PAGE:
Angst abounds after last week’s joint announcement from Hawaii Gov. Neil Abercrombie and Honolulu Mayor Kirk Caldwell about demolishing the Waikiki Natatorium War Memorial, highlighting deep rifts that don’t appear to be going away anytime soon.

The divide between what the governor and mayor want to do with the historic property and those who detest their plan could also lead to significant delays and political infighting when the time comes to actually raze the swimming pool.

Friends of the Natatorium is a nonprofit that wants to see the World War I memorial restored, and has already threatened lawsuits and other regulatory delay tactics that its members hope will derail the $18.4 million beach expansion plan.

And the nonprofit — which is the main proponent of modernizing the Natatorium and its saltwater swimming pool — isn’t alone in its concern.

Honolulu City Councilman Stanley Chang is asking his constituents to weigh in on the proposal after learning about it last week.

The Kapiolani Park Preservation Society is also trying to distance itself from the project after one of its prominent members spoke out in support of it at the behest of Abercrombie and Caldwell.

Abercrombie and Caldwell’s proposal includes ripping apart much of the war memorial and turning it into a new beach area adjacent to Kaimana Beach. The archway would be preserved and moved further inland while the swimming pool and stadium seating would be removed.

Current designs also show a new parking lot could be built in the area next to Kaimana Beach that’s now used as a picnic area.

KPPS President Alethea Rebman said her group has not developed an official stance on the project, but, like others, was disturbed that no one reached out to KPPS about the proposal before the announcement.

“It’s very clear the impact on the park is secondary to the city, if it’s even on the city’s radar,” Rebman said Monday. “When you are constructing something new and taking out green grassy area and turning it into a parking lot we have a problem with that.”

Decades of fighting and venomous debate preceded last week’s announcement that the Natatorium will be dismantled. That long history is one reason Chang wants to survey those who live in his district, which includes Waikiki.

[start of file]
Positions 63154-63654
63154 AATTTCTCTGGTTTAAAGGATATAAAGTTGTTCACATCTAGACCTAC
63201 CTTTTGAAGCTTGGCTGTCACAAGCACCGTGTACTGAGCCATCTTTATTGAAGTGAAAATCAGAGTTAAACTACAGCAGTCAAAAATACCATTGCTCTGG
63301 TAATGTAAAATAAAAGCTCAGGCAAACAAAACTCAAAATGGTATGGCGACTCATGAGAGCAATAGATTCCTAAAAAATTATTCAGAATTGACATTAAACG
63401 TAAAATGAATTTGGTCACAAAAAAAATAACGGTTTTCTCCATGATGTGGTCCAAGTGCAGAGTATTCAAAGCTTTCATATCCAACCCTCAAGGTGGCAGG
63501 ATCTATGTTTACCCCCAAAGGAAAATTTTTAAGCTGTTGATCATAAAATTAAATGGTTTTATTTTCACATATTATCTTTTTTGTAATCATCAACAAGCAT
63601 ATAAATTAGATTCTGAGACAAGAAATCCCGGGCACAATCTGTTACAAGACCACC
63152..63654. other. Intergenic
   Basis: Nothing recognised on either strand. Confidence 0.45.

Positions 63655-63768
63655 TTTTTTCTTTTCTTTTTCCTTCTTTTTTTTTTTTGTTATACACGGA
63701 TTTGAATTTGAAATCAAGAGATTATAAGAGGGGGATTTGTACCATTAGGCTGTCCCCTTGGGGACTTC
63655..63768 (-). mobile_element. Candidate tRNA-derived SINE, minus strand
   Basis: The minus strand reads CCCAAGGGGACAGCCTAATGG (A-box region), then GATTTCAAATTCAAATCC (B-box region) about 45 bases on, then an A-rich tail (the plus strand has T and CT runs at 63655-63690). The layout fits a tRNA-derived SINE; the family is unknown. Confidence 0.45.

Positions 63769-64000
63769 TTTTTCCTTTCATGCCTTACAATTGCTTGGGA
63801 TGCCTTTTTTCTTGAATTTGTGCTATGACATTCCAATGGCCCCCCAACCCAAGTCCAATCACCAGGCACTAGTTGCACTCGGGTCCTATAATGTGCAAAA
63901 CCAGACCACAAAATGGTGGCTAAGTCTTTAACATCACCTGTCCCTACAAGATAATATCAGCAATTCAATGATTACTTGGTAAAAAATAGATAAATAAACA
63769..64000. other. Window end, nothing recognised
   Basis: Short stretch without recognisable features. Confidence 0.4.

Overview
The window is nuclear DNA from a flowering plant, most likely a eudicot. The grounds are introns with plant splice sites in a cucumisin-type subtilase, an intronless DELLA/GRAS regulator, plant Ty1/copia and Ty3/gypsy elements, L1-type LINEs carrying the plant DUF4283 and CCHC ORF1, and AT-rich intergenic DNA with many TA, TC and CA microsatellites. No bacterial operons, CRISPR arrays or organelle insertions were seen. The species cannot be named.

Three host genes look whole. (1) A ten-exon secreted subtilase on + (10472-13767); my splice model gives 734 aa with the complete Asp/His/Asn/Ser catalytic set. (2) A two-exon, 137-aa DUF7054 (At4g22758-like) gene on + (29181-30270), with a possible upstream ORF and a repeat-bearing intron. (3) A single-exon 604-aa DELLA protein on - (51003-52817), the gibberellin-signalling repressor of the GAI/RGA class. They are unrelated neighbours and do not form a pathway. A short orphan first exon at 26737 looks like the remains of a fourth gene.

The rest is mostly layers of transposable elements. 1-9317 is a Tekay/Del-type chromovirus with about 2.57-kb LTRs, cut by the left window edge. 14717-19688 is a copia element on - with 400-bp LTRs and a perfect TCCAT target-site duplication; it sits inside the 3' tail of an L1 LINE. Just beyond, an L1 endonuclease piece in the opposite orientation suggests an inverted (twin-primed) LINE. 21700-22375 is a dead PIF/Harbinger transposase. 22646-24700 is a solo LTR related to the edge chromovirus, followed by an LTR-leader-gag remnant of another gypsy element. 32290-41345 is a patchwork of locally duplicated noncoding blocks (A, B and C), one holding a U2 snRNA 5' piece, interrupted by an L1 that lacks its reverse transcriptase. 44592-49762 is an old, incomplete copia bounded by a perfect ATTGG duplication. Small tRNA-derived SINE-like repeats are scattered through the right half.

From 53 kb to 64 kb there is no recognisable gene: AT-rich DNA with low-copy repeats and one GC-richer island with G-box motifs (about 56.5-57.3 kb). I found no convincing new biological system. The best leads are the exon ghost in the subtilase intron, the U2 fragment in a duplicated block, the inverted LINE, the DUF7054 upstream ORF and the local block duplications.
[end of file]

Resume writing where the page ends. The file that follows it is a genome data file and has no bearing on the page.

“We wanted to make sure that the community understood what the proposals were and we wanted to know what the feedback was in the community,” Chang said. “We think that for any type of proposal that affects as many stakeholders as this does, it’s very important that we hear from everyone.”

So far, he said the feedback has been mixed. Chang, who has announced a run for U.S. Rep. Colleen Hanabusa’s seat in Congressional District 1, wouldn’t say what he would like to see happen to the Natatorium. He says he needs to do more research.

Rising opposition to the proposal means there might be some unanticipated wrangling ahead for Abercrombie and Caldwell as they try to push their idea through.

Both have said they’re committed to completing the project, and that they’re hoping they can get the money it will take from the City Council and the Legislature.

Cost is their biggest ally, they say.

Modernizing the Natatorium has been estimated at $69.4 million while their plan is only $18.4 million.

But if this message from the Friends of the Natatorium website is any indication, they’ll have a fight on their hands.

“There’s plenty left to fight for, and plenty of fight in us,” the message on the home page reads. “Whether it’s in the State Capitol, in Honolulu Hale, in the court of public opinion or in a court of law, remember: This is not over.”

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